Eriksson, Martin O
    Linköping University, Department of Physics, Chemistry and Biology, Semiconductor Materials. Linköping University, The Institute of Technology.
    Palisaitis, Justinas
    Linköping University, Department of Physics, Chemistry and Biology, Thin Film Physics. Linköping University, The Institute of Technology.
    Persson, Per O. Å.
    Linköping University, Department of Physics, Chemistry and Biology, Thin Film Physics. Linköping University, The Institute of Technology.
    Chen, Y. T.
    Linköping University, Department of Physics, Chemistry and Biology. Linköping University, The Institute of Technology. Academia Sinica, Taiwan .
    Chen, K. H.
    Academia Sinica, Taiwan; National Taiwan University, Taiwan.
    Hsu, H. C.
    National Taiwan University, Taiwan.
    Hsiao, C. L.
    Linköping University, Department of Physics, Chemistry and Biology, Thin Film Physics. Linköping University, The Institute of Technology. National Taiwan University, Taiwan.
    Chen, L. C.
    National Taiwan University, Taiwan.
    Holtz, Per-Olof
    Linköping University, Department of Physics, Chemistry and Biology, Semiconductor Materials. Linköping University, The Institute of Technology.
    Excitons and biexcitons in InGaN quantum dot like localization centers2014In: Nanotechnology, ISSN 0957-4484, Vol. 25, no 49, p. 495702-Article in journal (Refereed)
    Abstract [en]

    Indium segregation in a narrow InGaN single quantum well creates quantum dot (QD) like exciton localization centers. Cross-section transmission electron microscopy reveals varying shapes and lateral sizes in the range ∼1–5 nm of the QD-like features, while scanning near field optical microscopy demonstrates a highly inhomogeneous spatial distribution of optically active individual localization centers. Microphotoluminescence spectroscopy confirms the spectrally inhomogeneous distribution of localization centers, in which the exciton and the biexciton related emissions from single centers of varying geometry could be identified by means of excitation power dependencies. Interestingly, the biexciton binding energy (Ebxx) was found to vary from center to center, between 3 to −22 meV, in correlation with the exciton emission energy. Negative binding energies are only justified by a three-dimensional quantum confinement, which confirms QD-like properties of the localization centers. The observed energy correlation is proposed to be understood as variations of the lateral extension of the confinement potential, which would yield smaller values of Ebxx for reduced lateral extension and higher exciton emission energy. The proposed relation between lateral extension and Ebxx is further supported by the exciton and the biexciton recombination lifetimes of a single QD, which suggest a lateral extension of merely ∼3 nm for a QD with strongly negative Ebxx = −15.5 meV.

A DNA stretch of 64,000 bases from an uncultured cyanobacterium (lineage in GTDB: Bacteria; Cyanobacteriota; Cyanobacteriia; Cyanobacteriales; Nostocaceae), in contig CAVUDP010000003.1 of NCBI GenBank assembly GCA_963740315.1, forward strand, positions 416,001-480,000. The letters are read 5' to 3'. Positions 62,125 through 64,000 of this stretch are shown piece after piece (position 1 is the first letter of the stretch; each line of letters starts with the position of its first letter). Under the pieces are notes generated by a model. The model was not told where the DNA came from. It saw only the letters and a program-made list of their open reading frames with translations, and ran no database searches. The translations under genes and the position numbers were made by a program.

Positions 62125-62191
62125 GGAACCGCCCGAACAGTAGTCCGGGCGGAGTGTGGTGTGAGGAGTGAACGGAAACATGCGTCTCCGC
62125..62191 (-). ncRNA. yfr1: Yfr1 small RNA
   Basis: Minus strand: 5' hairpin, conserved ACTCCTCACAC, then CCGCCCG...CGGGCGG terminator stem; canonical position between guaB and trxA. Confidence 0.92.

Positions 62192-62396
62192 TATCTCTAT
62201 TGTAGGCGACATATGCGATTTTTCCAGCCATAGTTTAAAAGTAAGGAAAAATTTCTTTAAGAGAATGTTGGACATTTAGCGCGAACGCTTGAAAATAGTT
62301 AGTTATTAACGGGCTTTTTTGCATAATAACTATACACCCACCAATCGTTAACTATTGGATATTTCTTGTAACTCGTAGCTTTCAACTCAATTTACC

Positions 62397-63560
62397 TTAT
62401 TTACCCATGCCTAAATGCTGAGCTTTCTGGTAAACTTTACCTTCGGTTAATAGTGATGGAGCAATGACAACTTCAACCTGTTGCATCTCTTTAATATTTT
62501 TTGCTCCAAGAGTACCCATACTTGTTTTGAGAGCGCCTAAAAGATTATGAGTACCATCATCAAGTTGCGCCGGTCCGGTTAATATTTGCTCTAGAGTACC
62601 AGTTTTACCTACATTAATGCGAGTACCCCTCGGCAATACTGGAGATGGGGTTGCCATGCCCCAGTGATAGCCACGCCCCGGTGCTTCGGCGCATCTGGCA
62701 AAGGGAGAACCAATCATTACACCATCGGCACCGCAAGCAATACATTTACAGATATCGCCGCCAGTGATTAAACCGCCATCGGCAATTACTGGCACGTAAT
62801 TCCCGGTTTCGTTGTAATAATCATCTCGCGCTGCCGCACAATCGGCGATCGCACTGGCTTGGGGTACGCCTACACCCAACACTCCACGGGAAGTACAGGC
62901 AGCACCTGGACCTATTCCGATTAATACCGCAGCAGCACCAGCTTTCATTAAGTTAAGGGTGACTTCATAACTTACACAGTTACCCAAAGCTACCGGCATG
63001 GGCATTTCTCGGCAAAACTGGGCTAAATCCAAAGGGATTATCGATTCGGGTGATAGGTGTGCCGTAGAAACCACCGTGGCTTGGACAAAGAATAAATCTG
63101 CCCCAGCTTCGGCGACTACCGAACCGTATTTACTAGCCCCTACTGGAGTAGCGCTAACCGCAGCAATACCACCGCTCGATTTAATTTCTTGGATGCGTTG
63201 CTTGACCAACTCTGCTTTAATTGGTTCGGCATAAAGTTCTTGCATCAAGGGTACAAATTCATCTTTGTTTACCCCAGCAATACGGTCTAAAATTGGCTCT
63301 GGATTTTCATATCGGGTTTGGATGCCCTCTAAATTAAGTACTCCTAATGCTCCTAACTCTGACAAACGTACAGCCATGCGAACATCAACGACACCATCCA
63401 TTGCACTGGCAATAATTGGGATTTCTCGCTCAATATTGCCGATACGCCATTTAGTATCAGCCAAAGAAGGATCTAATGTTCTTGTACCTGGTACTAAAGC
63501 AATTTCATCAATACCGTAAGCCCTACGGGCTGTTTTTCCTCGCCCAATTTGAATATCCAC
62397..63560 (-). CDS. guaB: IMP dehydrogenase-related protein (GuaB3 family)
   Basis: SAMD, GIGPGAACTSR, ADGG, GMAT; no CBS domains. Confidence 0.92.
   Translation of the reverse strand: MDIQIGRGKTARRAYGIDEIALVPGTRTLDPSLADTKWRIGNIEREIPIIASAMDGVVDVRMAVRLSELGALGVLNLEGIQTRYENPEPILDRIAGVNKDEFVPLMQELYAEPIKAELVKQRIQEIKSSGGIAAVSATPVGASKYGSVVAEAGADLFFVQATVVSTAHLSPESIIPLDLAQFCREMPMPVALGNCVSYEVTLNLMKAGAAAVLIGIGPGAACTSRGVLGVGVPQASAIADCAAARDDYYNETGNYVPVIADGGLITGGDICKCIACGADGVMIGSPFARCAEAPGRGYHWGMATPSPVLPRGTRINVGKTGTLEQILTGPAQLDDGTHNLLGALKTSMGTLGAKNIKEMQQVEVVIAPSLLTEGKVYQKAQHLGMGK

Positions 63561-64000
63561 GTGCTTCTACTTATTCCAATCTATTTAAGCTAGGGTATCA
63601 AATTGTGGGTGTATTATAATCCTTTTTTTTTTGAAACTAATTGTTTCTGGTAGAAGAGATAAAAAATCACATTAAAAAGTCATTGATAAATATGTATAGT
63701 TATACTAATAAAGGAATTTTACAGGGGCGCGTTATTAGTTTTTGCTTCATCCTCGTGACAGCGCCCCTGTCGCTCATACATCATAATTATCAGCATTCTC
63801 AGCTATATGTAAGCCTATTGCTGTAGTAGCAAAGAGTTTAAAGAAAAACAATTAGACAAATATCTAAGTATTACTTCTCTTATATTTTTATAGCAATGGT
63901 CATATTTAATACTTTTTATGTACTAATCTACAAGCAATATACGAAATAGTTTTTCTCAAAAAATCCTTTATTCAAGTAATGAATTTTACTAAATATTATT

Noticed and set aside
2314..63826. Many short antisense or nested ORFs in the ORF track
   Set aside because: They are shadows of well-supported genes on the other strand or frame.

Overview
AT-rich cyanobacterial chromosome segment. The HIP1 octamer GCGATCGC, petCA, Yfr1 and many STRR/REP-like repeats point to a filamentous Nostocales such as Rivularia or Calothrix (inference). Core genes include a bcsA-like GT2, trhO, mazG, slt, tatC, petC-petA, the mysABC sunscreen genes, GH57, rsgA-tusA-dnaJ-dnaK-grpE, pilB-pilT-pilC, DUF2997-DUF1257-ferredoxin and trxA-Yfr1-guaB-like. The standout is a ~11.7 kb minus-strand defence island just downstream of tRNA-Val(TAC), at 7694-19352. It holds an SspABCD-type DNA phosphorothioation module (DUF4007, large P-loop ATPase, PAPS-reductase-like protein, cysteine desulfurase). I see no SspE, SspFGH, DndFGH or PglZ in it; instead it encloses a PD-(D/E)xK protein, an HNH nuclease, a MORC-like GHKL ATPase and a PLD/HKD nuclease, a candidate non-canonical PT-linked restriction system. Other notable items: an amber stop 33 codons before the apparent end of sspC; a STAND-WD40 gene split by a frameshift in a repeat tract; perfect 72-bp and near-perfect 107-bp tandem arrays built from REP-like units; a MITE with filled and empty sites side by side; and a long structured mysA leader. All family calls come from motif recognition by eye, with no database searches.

• 39.
    Amloy, Supaluck
    et al.
    Linköping University, Department of Physics, Chemistry and Biology. Linköping University, The Institute of Technology. Department of Physics, Faculty of Science, Thaksin University, 93110 Phattalung, Thailand .
    Yu, K. H.
    Linköping University, Department of Physics, Chemistry and Biology.
    Karlsson, K Fredrik
    Linköping University, Department of Physics, Chemistry and Biology, Semiconductor Materials. Linköping University, Faculty of Science & Engineering.
    Farivar, R.
    Applied Semiconductor Physics, Department of Microtechnology and Nanoscience, Chalmers University of Technology, S‐41296 Göteborg, Sweden.
    Andersson, T. G.
    Applied Semiconductor Physics, Department of Microtechnology and Nanoscience, Chalmers University of Technology, S‐41296 Göteborg, Sweden.
    Holtz, Per-Olof
    Linköping University, Department of Physics, Chemistry and Biology, Semiconductor Materials. Linköping University, Faculty of Science & Engineering.
    Polarized Emission from Single GaN Quantum Dots Grown by Molecular Beam Epitaxy2011Conference paper (Other academic)
    Abstract [en]

    Polarization resolved microphotoluminescence measurements of single MBE‐grown GaN/Al(Ga)N quantum dots (QDs) have been performed. The exciton and biexciton peaks with full width at half maximum as narrow as <500 μeV  were observed. Interestingly, there exist both positive and negative binding energies of the biexciton, explained in term of different sizes of the measured dots, resulting in different built‐in electric field. Moreover, a strongly linearly polarized emission is observed for the investigated dots with a degree of linear polarization of about 0.9, interpreted as the valence‐band mixing induced by in‐plane anisotropy due to strain and/or QD shape.

  • 40.
    Anasori, Babak
    et al.
    Drexel University, PA 19104 USA; Drexel University, PA 19104 USA.
    Dahlqvist, Martin
    Linköping University, Department of Physics, Chemistry and Biology, Thin Film Physics. Linköping University, Faculty of Science & Engineering.
    Halim, Joseph
    Linköping University, Department of Physics, Chemistry and Biology, Thin Film Physics. Linköping University, Faculty of Science & Engineering. Drexel University, PA 19104 USA.
    Ju Moon, Eun
    Drexel University, PA 19104 USA.
    Lu, Jun
    Linköping University, Department of Physics, Chemistry and Biology, Thin Film Physics. Linköping University, Faculty of Science & Engineering.
    Hosler, Brian C.
    Drexel University, PA 19104 USA.
    Caspi, Elad N.
    Drexel University, PA 19104 USA; Nucl Research Centre Negev, Israel.
    May, Steven J.
    Drexel University, PA 19104 USA.